AAPI Week of Action Assister Spotlight


Join the Department of Health and Human services (HHS), and community leaders across the county during the week of January 18, 2016 for National AAPI Enrollment Week of Action! #Getcovered

AAPI Week of Action
Assister Spotlight

Name: ChinYin Shih
Position: Program Manager
Organization: Asian American Community Services, Columbus, OH
Years in public health/health services: 5 years

What inspired you to get involved with this line of work?
I came to the United States as an international student 7 years ago. I never saw a doctor while I was at school. I had fear that I wouldn’t be able to understand the doctors if they used any medical terms. I was not comfortable going to see a doctor even though I’ve been learning English for a long time. It made me realize that how difficult it would be for immigrants to navigate the health care system here, especially those who don’t speak English. In 2010, I started to work at Asian American Community Services (AACS). I coordinate a free health clinic that serves uninsured patients. We also provide free screenings and health education. In 2013, I became a Navigator and to this day, I’m trying to be the bridge that link immigrants to health care and make more people aware of the health care resources in the community.

How many years of experience do you have?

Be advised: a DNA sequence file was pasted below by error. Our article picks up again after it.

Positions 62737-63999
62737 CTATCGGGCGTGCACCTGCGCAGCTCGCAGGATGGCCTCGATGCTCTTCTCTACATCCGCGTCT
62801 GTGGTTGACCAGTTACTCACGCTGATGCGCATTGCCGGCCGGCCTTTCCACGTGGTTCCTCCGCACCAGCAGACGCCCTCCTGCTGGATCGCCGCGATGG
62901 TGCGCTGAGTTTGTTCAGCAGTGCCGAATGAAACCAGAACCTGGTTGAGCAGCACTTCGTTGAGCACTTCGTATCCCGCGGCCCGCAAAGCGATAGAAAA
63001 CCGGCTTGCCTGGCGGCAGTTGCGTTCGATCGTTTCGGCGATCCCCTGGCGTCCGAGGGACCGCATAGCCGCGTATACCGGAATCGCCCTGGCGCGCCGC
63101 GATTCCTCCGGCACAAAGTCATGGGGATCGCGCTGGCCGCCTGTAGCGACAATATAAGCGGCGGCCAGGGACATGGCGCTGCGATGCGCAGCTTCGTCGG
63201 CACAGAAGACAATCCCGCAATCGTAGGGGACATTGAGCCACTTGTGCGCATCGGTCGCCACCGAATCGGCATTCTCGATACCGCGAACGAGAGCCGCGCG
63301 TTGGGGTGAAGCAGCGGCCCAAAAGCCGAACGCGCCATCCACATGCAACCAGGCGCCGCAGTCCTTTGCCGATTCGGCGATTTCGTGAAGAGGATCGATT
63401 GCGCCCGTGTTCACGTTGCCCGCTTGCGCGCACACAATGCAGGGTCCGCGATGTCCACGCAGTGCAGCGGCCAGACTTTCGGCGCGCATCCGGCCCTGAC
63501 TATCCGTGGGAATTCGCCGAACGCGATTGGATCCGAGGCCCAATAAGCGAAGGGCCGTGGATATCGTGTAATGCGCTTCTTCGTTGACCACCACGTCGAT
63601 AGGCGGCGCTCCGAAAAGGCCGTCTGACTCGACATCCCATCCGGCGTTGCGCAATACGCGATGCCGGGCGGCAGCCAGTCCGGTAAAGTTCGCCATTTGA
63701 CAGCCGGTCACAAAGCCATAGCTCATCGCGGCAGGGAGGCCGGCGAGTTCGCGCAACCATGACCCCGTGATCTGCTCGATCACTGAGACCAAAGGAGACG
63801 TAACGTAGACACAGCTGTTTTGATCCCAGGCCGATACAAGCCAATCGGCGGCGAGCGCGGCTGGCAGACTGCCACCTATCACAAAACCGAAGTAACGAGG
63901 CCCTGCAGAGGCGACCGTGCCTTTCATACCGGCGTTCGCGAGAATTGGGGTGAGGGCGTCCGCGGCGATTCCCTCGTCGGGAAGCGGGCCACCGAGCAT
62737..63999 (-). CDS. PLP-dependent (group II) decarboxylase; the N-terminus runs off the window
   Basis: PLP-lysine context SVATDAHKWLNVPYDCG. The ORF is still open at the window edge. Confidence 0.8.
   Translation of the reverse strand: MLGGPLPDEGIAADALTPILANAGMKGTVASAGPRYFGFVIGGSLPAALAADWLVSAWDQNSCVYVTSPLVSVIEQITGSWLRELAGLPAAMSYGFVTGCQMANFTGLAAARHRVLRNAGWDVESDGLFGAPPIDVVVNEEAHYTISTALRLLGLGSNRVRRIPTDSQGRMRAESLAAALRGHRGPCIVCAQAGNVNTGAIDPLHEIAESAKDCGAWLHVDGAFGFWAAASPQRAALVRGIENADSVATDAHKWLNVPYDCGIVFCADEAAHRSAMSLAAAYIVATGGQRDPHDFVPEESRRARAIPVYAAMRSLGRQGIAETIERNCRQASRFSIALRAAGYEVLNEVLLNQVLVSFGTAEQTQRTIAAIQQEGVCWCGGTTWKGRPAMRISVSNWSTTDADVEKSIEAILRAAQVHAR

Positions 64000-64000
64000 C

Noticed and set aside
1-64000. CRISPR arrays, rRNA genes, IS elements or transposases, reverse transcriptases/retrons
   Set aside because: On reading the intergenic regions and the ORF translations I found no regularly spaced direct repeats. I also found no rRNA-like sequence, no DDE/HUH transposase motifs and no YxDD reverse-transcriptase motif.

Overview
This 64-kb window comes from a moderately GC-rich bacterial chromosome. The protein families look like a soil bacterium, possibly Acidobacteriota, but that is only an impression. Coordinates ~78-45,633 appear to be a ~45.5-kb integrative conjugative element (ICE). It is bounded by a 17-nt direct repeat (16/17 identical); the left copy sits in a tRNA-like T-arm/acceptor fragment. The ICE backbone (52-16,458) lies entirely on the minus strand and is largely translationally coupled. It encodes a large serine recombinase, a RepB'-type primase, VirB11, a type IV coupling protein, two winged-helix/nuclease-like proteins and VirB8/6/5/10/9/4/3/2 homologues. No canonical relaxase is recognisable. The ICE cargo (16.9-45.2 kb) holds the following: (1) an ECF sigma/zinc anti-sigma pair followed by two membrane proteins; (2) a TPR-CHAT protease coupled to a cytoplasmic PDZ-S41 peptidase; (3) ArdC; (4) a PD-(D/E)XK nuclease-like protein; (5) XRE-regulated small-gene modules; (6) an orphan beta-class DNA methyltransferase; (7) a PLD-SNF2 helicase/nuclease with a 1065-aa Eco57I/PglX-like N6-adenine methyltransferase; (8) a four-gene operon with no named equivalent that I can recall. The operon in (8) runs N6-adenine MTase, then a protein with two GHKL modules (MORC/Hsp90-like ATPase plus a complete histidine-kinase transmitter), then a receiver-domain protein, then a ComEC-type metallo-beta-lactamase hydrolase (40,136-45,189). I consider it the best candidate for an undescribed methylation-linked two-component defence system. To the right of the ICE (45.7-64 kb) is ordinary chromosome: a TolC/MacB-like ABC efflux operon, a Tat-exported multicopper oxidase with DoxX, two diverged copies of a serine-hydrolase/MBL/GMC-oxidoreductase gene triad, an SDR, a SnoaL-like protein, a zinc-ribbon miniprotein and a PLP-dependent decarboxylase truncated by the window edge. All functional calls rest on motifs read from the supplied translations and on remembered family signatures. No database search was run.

3 years

Describe an experience that made an impact in your line of work:
We’ve been helping a lot of immigrants sign up for health insurance. Some of the clients didn’t have insurance for years. Now they have access to health care and are able to utilize their health insurance when they go to see doctors. I remember I helped a family apply for health insurance during the first year open enrollment period in 2013. They were able to get tax credit to lower their premium so they only need to pay around $100 for 4 people. The mom was so happy and grateful to me for my help.

What language barriers, if any, did you experience while providing assistance? How did you handle these situations?
I speak Mandarin so I didn’t really have much language barriers while providing assistance to Chinese clients. However, when I had Korean or Burmese clients, I got help from interpreters. Clients usually make appointments with me so I know if I need to request interpreters in advance. It’s important that the clients understand basic concept of health insurance and the terms in their own languages so they can fully understand how it works.